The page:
Some ways to break down barriers include the basics -- fair wages, affordable housing, access to transportation – along with including everyone in events, listening to people because they have different experiences, using respectful language, thinking of each person as an individual and not forcing our choices on people with I/DD.
“I’m well included in all activities,” said Staude, who works at Home Depot. “It’s a nice close-knit family. They have an open-door policy. I can go to my HR representative, and we can find a means to solve a problem. And I know that we are all different individuals but I know that they always have my back. It makes me feel that it’s a place I want to work at for 30, 40, 50 years from now. Some places I worked before the higher-ups didn’t see us as individuals. We were just a workforce.”
Some business owners don’t realize the buying power of people with disabilities and their lack of inclusion hurts not only the business but the community.
“Combined there is $490 billion in buying power in the disabled community,” Brandenburg said. “People with disabilities make valuable contributions to our community, including the economy.”
However, some places Patton feels the most awkward are cafes and restaurants, and stores.
“When we go into a shop, they just want to put me in a corner. They don’t realize they are not being inclusive,” Patton said. “Sometimes it sucks to have to go out in public because people aren’t very good to me. People who don’t understand what is wrong with me jeer at me and just make fun of me or stare at me. I don’t have a steady hand and I cannot hold on to just anything like other people can. I rock back and forth too much.”
“We are avoided, picked on and devalued,” Carbrey added. “When we feel valued we are inclined to participate more.”
Dennis Cabrey is an actor and works at Taco Bell and Little Caesars.Roy’s voice doesn’t fit her vibrant, mature personality, and she said it gets in the way of people showing her respect.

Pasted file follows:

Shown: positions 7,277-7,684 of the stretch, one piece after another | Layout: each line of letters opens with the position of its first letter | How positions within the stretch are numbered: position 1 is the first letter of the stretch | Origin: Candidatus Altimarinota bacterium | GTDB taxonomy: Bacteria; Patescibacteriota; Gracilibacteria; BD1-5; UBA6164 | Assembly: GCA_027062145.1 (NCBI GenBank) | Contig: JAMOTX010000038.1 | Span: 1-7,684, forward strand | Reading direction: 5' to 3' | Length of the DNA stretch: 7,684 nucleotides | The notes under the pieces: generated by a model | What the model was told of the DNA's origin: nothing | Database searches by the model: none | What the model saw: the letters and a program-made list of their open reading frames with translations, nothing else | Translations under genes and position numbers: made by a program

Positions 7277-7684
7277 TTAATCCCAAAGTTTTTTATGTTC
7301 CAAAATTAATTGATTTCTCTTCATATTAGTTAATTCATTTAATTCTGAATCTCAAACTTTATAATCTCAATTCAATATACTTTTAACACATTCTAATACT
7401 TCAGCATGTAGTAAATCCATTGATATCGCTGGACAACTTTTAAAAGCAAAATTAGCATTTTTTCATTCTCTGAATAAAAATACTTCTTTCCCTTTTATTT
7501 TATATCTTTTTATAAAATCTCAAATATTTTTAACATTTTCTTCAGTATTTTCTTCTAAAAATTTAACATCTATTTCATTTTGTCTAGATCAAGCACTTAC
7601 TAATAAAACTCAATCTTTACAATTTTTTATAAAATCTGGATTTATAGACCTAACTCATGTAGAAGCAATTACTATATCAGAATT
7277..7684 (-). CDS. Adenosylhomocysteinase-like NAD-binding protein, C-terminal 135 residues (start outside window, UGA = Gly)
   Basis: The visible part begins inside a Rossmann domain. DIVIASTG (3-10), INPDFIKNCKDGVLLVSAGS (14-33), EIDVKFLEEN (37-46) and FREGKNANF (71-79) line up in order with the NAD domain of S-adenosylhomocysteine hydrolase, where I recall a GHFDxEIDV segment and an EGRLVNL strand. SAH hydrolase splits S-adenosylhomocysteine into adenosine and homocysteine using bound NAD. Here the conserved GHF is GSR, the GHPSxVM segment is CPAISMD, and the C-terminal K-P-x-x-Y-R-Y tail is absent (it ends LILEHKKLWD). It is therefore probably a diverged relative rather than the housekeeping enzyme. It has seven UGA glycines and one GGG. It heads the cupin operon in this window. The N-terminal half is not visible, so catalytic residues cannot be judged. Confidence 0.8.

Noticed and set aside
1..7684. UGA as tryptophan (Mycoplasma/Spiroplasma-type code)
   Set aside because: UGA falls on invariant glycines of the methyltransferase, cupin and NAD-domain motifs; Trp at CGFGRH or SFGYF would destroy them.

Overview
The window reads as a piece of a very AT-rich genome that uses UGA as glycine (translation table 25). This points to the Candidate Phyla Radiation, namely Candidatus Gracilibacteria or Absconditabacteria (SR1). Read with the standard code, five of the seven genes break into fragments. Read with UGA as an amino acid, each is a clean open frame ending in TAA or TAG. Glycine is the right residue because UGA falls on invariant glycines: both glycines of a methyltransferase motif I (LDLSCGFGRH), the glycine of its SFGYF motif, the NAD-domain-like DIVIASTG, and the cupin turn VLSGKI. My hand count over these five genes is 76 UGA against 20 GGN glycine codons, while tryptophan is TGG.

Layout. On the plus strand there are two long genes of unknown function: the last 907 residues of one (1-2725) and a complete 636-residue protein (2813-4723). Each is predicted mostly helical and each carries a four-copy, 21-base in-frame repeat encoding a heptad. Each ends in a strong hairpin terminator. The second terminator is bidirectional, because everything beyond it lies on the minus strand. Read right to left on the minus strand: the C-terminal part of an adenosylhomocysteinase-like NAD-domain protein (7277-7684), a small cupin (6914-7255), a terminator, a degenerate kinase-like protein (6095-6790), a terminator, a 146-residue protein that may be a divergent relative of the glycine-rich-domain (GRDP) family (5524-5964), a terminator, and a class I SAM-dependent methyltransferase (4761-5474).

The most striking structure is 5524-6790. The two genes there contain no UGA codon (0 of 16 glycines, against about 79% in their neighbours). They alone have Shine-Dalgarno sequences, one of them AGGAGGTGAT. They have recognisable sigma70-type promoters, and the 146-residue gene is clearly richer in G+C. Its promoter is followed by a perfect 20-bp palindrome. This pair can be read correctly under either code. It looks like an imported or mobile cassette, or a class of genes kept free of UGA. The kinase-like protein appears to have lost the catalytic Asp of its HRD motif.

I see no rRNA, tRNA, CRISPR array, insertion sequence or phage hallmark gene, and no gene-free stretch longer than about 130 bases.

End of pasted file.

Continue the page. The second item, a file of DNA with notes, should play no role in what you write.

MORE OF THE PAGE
“I feel like everything about me is developed except my voice didn’t grow up with me,” she said. “I still get teased and I get looks all the time. They think I’m more like a child because of my voice.”
Including people with I/DD into your events, businesses, groups, boards and faith communities benefits all involved by educating those without a disability and empowering those who have disabilities.
“My supervisor said, ‘We all have a disability,’” Staude explained. “People need to learn not to be so biased in who we are. Don’t look at us as if we are I/DD, look at us as human beings, as individuals. We can all learn from our past mistakes. Let the past be the past. Learn and grow as a people.”
Roy added, “Treat people with respect. We are all human beings; we come in different colors, sizes, shapes. We can all work together.”
“Ask and be nice,” Patton said. “Train your staff to be better with people with I/DD and to treat everyone equally. I’m a good person. I don’t want people to be afraid of me. We can all be great friends. We are all the same in our hearts. And we have a lot to give that you don’t have.”
Here is the graphic recording – your visual summary – of the Diversity session:
Graphic Recording by Sue Fody (www.suefody.com)
Upcoming Courses via Zoom from 10-11:30 a.m. Mountain Time
By Eliza Marie Somers